Many people don’t throw their trash on the floor, there are companies and individuals I know who are not driver for sustainability of the entire organizations, but their hearts are inside; While Twitter might not be known for promoting gender equality and feminism I know at least one employee who drives that type of thinking in her heart there and internal in the organization, so that in all that critqiues about Twitter there is also hope. And knowing her, I am sure she’s moving a lot.

K-Pop at the UN. That’s called fan loyality and awarness raising at high level.

And for the other topics; as much as there is war, there is also the lack of it (think about how many countries are not at war now) and while there is a lack of biodiversity there is also not a lack of it thanks to growing regulations on forest protection and because people like it (also thanks to instagram almost instagram nature tourism and romantic tags in forest/nature scenarios that are worth protecting nature for too.). Seemingly, there are many tech companies that invest into IT Tools for social innovation (I know at least one) and sustainability also becomes this cool thing to do, even in education it becomes increasingly implemented. In ways its nice, because it moves automatically (literally giving us a rest also thanks to different time zones and many people working in this field around the clock and thanks to social media running 24/7 in repetition). It also is becomming more fun and accessible i.e. being more able to shape our cities through tools or different ways in which the public can participate in legal decision making. This is kind of the way to go.

Will the future be okay or bad?

Coming back to the original comment; There is no certainty, because in certainty we know, and sustainabiltiy or the end goal of it seems quiet uncertain. There is direction and when we look at direction there is much hope too, and balance in how we look at things also.


Glick, R. A. (2003). Idealization and psychoanalytic learning. The Psychoanalytic Quarterly72(2), 377-401.

Swart, R. J., Raskin, P., & Robinson, J. (2004). The problem of the future: sustainability science and scenario analysis. Global environmental change14(2), 137-146.

Trussler, M., & Soroka, S. (2014). Consumer demand for cynical and negative news frames. The International Journal of Press/Politics19(3), 360-379.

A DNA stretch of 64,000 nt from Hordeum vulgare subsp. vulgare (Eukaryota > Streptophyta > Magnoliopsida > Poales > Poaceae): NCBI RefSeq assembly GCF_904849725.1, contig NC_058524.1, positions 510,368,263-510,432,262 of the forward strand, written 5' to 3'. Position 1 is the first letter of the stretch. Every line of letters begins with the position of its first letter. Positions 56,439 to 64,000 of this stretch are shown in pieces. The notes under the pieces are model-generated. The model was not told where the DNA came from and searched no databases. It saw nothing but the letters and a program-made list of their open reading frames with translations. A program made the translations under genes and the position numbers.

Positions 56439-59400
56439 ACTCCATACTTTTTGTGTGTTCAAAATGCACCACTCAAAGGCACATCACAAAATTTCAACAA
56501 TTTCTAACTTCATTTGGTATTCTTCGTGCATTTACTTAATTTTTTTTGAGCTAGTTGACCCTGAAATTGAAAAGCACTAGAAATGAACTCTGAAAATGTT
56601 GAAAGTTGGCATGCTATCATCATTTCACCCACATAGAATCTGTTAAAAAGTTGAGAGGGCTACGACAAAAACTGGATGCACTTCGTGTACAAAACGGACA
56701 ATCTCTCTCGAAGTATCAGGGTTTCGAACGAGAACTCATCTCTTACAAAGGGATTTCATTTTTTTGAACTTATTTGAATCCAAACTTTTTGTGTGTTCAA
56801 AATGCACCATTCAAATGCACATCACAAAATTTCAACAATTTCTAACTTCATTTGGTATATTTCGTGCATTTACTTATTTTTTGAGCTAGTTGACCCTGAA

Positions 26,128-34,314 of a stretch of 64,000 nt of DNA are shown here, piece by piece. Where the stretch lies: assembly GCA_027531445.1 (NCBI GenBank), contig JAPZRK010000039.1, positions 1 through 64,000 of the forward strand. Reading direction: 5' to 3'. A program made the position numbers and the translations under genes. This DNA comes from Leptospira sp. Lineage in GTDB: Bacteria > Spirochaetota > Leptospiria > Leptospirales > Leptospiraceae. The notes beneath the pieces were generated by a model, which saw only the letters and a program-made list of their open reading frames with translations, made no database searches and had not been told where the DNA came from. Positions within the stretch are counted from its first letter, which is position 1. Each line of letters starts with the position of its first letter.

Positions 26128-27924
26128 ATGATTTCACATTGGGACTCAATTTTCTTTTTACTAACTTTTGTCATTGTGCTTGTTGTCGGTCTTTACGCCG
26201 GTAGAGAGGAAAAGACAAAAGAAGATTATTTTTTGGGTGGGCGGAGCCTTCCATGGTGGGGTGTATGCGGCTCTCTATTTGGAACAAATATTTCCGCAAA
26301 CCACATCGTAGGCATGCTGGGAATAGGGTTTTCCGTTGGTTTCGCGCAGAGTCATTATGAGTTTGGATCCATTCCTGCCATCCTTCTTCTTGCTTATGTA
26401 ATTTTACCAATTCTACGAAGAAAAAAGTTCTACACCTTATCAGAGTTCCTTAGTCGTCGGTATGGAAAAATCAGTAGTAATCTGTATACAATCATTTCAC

Cover Picture: Local Artist Studio.


What are unconcious biases and why do they matter for sustainability?

A bias is something, that we believe to be true, but in reality it might not be. These biases can relate to our own perception – how we see ourselves and how we think to see ourselves. They can also relate to how we see the world around us in relation to ourselves and how we think to see it in relation to ourselves.

Does our own reflection hold true to what we believe is true? Who we think we are , whether what we enjoy, follow or do holds as good or bad? And if not, would we rather believe so?

Biases can be harmful, if they lead us to making false ideas or assumptions about ourselves and others, but also if they support prejudices or stereotypes. Think about not “looking young enough” to be a reporter, or too old to try out something that could bring joy to oneself. – You are likely not too old and your qualities as reporter shouldn’t be determined by your age.

Now, we could think about getting rid of biases, but that is more difficult to do, because many of them are hiding in our unconciousness. This means that we are not aware of them, until we are made aware. Freud, the psychoanalyst, believes that most of our unconciousness is repressed and only through disinhibation, one finds what holds most true to themselves or can live a life most concious.

Because most biases are manifested deep within ourselves and thus, our environment, we are more likely to accept our biases, or even support as oppose to change them. – Change and awarness can be scary!

Making us aware of biases is difficult, because it changes the way we view ourselves and others. It can also make life or actions difficult, if awarness in unconcious biases lead to an understanding, that a situation needs to change, while there may be limited resources to do so. Resources can relate to emotional capacity, a support network , but also financial, technical or knwoledge capacity on a firm level. On the other hand, being aware of biases can support better decision making and because of that can help in creating valid opportunities for ourselves, businesses or societies.

What are some example for unconcious biases?